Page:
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ALEX BRUMMER: Don't let overseas marauders erode Britain's defences


Rarely does the choice of a non-executive director send share prices higher. The selection of former Cabinet Secretary and Nato representative Lord Sedwill to the board of BAE Systems is a rare exception.

Russia’s unprovoked and villainous war on Ukraine is proving an economic shock every bit as damaging as the Covid pandemic.

It has turned an already perilous rise in inflation into a cost-of-living crisis which is feeding into the national narrative, with the strikes by railwaymen and unrest across the transport and public sectors.

Ukraine fears: BAE's recent trading update notes the pledges of increased defence spending by NATO

Ukraine fears: BAE’s recent trading update notes the pledges of increased defence spending by NATO

However, Britain’s robust defence and aerospace industry stands to benefit from Boris Johnson’s willingness to go the extra mile in assisting Ukraine militarily.

BAE’s recent trading update alluded to this, noting the pledges of increased defence spending by Nato. 

An uncertain world – from the Baltics to the Middle East and Taiwan – helps the UK defence sector.

Sedwill will have spent two years out of government in November when he joins BAE. That should avoid too many complaints of conflict. That won’t stop the critics habitually opposed to the UK defence sector. 

They forget how hugely important it is to Britain’s innovation, R&D, manufacturing and export capability.

In this context, the decision of Business Secretary Kwasi Kwarteng to wave through the sale of Ultra Electronics to private equity ghouls Advent is a betrayal. Ultra’s sonobuoy technology helps Nato track Russian submarine traffic.

Kwarteng needed to look no further than the defenestration of Advent-owned Cobham to know what he is dealing with.

A series of undertakings, designed to protect Ultra’s national security, have been obtained. The UK will retain rights, similar to a golden share, in two secure companies being created from Ultra. T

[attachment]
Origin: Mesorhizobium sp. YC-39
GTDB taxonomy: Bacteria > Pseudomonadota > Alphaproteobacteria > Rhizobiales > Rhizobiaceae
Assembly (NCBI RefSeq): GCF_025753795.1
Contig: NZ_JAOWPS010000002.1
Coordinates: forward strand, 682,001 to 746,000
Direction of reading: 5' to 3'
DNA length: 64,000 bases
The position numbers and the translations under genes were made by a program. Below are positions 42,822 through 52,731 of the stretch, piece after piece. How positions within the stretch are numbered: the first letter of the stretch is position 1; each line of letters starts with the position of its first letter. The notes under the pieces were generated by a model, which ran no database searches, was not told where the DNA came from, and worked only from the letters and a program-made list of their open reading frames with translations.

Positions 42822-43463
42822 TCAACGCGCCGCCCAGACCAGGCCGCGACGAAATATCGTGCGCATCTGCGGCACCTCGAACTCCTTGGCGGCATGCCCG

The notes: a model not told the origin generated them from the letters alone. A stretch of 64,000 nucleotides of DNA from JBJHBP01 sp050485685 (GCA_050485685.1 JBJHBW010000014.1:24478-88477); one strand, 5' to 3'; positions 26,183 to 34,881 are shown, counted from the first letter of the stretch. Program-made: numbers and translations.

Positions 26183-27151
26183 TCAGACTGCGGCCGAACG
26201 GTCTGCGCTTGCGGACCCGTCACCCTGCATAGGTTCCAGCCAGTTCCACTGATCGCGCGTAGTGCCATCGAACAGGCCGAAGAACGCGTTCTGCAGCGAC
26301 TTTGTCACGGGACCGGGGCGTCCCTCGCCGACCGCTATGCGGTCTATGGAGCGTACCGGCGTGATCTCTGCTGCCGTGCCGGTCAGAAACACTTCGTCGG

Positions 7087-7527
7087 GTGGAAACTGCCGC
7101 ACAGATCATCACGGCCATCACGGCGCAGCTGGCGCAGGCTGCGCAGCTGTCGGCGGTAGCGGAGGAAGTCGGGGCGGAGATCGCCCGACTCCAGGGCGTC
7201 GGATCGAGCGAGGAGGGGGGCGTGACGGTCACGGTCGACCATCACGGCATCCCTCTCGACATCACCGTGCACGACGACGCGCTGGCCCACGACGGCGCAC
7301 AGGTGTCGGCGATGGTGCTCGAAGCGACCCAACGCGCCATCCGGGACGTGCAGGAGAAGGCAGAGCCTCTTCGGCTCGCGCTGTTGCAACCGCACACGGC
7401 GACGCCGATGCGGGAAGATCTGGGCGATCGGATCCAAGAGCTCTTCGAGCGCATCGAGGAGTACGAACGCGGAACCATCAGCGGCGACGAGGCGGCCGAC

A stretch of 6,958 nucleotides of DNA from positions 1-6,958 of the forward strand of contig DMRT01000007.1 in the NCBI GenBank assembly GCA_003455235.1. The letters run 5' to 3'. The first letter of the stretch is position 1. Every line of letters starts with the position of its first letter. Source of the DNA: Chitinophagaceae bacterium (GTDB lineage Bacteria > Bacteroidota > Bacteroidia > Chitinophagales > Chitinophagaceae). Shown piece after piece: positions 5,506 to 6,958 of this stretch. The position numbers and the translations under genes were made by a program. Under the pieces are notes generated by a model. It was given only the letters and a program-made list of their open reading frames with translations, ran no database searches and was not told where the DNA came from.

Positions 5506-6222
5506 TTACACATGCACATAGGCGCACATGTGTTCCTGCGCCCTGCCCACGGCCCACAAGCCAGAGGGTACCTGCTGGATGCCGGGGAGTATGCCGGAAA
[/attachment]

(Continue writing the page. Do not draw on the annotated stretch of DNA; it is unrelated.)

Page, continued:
hat may look reassuring. But it takes no account of the ruinous impact of loading up Ultra with debt (when interest rates are rising) or the uncaring, short-term behaviour displayed by Advent in the past.

The Ultra sell-out is particularly galling in the middle of a European conflict. The opportunities for the UK are enormous, as BAE’s £46billion order book shows.

BAE alone employs 89,000 staff and is the prime contractor on submarines and plays a big part in the making of advanced fighter aircraft, including the Eurofighter Typhoon. Spain has just revealed it is adding a further 20 Typhoons, dominated by UK technology, to its air defences.

At a moment when climbing borrowing costs have cast a cloud over stock markets, BAE and the defence sector are among the exceptions. 

BAE shares are up 28 per cent this year and sensibly it, and the UK’s other world-class defence contractor Rolls-Royce, are protected from overseas takeovers by ‘golden’ shares. 

That has not been the case for the rest of the sector, which is under siege from overseas marauders.

They should be firmly repelled.

Pension rights

As a great admirer of Jim O’Neill and his work on BRICS (bit of a shame about Russia!) and the North, it was a bit disheartening to see this Tory peer describing a 10 per cent rise in the state pension as ‘ludicrous’.

As the Institute for Fiscal Studies has pointed out, the increase in the state pension age to 66 left a quarter of pre-retirees in poverty. 

After waiving the manifesto commitment to the ‘triple lock’ last year, the Tories had a duty to put things right amid the surging cost of living.

Former pensions minister Baroness Altmann notes that even though public sector workers may struggle to achieve an inflation-matching pay increase in 2022, they should be comforted by the fact that their pension schemes will be boosted by annual CPI adjustments.

How would O’Neill manage on £9,500-a-year, which is among the meanest state pensions in the developed world?

Boardroom gluttony

The larger majority of FTSE 100 top executives had the good grace to keep their pay and bonus demands to a minimum during the pandemic. 

The railwaymen’s dispute with Network Rail and the rail operating companies illustrates why they should do so again. 

It is not a good look to see transport bosses filling their boots while seeking to calm the pay demands of colleagues.

In hard times, increases in boardroom pay packages – already far too high – should be aligned with the rest of the workforce.

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